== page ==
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Zero-Day Collaboration: Working With Imperva to Eliminate a Critical Exposure

Bishop Fox and Imperva Collaborate to Eliminate a Critical Exposure

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During a recent investigation, the Bishop Fox Cosmos Adversarial Operations experts identified a WAF rule bypass in the Imperva Cloud Web Application Firewall. Through our coordinated Responsible Disclosure Process, Bishop Fox notified Imperva, kicking off a great collaboration between teams to share information about the exploit. This cooperative effort enabled Imperva’s team to quickly develop a patch and deploy it in record time to the Imperva Global Network.

We believe that this type of collaborative work between organizations is a model for how Responsible Disclosure can and should work. It also illustrates how offensive and defensive security organizations can combine forces to ensure the best outcomes for organizations and continually improve security.



Bishop Fox’s Approach to Responsible Disclosure

At Bishop Fox, we are focused on improving security for everyone. When we find vulnerabilities, our goal is to work with organizations to close potential attack windows as quickly and efficiently as possible. We don’t believe in leveraging vulnerabilities for our own benefit or stockpiling exposures to further our own siloed testing abilities or line our pockets.

We believe in:

  • Working with organizations to help accelerate their response and remediation efforts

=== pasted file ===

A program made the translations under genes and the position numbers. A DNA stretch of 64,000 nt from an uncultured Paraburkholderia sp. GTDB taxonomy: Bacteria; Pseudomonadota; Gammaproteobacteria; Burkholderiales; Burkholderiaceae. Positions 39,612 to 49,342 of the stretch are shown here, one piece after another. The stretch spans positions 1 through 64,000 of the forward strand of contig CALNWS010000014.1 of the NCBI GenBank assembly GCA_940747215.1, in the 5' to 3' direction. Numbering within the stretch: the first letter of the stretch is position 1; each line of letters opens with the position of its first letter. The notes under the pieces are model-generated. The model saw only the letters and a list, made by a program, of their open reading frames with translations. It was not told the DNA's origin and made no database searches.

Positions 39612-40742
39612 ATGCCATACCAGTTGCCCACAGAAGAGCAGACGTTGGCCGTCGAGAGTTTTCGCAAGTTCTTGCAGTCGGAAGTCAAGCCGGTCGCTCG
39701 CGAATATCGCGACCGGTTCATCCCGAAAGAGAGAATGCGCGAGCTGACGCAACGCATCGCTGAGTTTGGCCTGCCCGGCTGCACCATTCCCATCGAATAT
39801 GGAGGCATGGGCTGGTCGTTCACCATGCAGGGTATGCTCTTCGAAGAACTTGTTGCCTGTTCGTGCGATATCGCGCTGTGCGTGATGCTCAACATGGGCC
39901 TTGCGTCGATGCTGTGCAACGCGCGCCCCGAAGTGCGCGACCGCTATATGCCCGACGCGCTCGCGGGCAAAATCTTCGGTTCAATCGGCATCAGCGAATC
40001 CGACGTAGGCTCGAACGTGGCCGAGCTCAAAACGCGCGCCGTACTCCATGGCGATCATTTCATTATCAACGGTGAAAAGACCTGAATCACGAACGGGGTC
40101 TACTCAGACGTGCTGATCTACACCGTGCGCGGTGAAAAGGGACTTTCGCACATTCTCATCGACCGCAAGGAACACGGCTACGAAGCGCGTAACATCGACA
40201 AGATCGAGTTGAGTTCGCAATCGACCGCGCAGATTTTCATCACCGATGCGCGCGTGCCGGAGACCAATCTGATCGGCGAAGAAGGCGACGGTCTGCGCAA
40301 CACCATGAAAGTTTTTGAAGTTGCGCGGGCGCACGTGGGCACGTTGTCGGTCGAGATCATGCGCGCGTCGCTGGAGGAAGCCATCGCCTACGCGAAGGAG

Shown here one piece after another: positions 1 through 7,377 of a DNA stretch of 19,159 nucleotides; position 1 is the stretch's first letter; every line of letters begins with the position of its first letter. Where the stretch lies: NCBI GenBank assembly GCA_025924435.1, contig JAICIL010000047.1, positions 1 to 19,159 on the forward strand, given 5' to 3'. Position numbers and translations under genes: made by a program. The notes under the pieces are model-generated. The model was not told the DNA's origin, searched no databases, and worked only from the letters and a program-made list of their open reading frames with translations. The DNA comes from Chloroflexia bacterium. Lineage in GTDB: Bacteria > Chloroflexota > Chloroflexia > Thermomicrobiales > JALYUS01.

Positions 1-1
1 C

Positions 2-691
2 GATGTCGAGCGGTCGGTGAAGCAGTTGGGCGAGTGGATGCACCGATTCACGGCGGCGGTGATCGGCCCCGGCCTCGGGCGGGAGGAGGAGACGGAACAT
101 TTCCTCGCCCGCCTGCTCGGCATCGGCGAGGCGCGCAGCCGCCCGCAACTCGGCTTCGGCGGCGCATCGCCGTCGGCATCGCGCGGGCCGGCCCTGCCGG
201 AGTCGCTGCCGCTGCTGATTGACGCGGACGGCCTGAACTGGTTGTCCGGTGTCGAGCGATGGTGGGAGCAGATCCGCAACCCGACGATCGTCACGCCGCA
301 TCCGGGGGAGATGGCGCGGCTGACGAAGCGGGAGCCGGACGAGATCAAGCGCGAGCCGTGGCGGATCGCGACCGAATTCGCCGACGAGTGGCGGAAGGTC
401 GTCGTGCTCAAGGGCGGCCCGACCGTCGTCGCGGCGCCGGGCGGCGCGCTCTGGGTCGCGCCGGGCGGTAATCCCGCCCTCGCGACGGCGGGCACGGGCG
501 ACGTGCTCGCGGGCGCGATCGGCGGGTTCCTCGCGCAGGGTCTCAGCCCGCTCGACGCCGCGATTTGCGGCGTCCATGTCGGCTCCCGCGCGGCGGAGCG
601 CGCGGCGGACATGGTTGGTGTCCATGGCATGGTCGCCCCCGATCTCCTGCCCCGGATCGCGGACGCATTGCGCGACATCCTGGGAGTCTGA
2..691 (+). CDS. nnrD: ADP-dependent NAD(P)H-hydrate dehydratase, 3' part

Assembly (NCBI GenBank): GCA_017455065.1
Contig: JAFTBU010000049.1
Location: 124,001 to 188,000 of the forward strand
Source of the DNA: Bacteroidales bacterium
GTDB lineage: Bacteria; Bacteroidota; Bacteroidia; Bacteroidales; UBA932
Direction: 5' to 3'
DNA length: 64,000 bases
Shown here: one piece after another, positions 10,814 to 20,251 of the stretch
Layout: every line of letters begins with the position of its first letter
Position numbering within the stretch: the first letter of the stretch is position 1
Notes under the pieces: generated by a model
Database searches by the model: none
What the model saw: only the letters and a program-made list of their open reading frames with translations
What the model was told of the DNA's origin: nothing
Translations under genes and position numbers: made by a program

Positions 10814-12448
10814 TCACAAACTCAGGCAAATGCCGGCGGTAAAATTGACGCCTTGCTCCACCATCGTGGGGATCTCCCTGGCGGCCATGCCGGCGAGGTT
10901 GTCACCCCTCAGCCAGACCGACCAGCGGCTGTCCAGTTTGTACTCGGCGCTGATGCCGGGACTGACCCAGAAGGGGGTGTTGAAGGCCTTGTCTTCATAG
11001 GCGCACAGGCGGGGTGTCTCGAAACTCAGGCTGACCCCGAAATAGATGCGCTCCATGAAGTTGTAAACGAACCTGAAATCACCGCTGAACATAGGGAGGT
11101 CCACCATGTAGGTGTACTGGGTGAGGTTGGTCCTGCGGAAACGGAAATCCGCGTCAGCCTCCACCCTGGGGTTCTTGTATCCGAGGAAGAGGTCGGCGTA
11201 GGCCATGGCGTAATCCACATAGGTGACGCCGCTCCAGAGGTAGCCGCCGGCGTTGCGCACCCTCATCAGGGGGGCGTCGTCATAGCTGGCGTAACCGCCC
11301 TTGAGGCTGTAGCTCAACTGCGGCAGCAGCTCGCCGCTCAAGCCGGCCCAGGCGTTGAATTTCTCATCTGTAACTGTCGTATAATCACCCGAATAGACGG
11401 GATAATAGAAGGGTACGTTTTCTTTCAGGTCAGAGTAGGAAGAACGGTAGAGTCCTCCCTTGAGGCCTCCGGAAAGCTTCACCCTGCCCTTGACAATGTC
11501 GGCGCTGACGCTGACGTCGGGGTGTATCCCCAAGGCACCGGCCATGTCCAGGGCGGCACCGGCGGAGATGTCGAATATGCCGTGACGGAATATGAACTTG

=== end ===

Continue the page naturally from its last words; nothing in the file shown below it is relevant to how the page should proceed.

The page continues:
• Providing detailed information that enables organizations to protect themselves against potential exposures and understand impact

In this instance, the Imperva team was immediately responsive to our findings and quickly resolved the issue – which is always our desired outcome.


Remediating a Zero-Day Vulnerability

In the course of testing a client environment, the Bishop Fox team discovered the Imperva Cloud WAF was vulnerable to a bypass that allowed attackers to evade WAF rules when sending malicious HTTP POST payloads, such as Log4j exploits, SQL injection, command execution, directory traversal, and XXE. This was of particular concern given the recent prevalence of the Log4j vulnerability.

Imperva activated their team as soon as Bishop Fox reported the vulnerability to them, and they turned around a global fix in just a few days. All customers of Cloud WAF were automatically patched as of December 23, 2021.


Tune into Our Webcast as We Unpack the Process

We’ve teed up a webcast to talk about the collaboration between Imperva and Bishop Fox and unpack what we consider an ideal example of the Responsible Disclosure process. We invite you to go behind the scenes with executives from both companies as they discuss this recent real-world example and explore how offensive and defensive security organizations can and should be combining forces.

Register for our webcast on February 2, 2022 at 2 p.m. ET / 11 a.m. PT for insights into:

  • How responsible disclosure and CVE processes work
  • How Imperva and Bishop Fox mobilized teams to accelerate information sharing and remediation efforts
  • How offensive security strengthens defensive security products and why Imperva’s CTO prioritizes it
  • How Log4j has and will change the security landscape in the coming weeks and months


Exploring the Vulnerability

Post Request Bypass

The Imperva WAF was affected by a post request vulnerability. This security vulnerability could lead to attackers evading WAF rules when sending malicious HTTP POST payloads, such as log4j exploits, SQL injection, command execution, directory traversal, XXE, etc.

Vulnerability Details

  • CVE ID: CVE-2021-45468
  • Vulnerability Type: Post Request Bypass
  • Security Risk: Critical

Replicating the Vulnerability

Add the header Content-Encoding: gzip to HTTP POST requests. Leave POST data as-is. Don't encode it. So long as the first four bytes of the Content-Encoding header are gzip, no WAF rules will be applied to POST requests. You can do this in Burp by using the proxy's Match & Replace feature: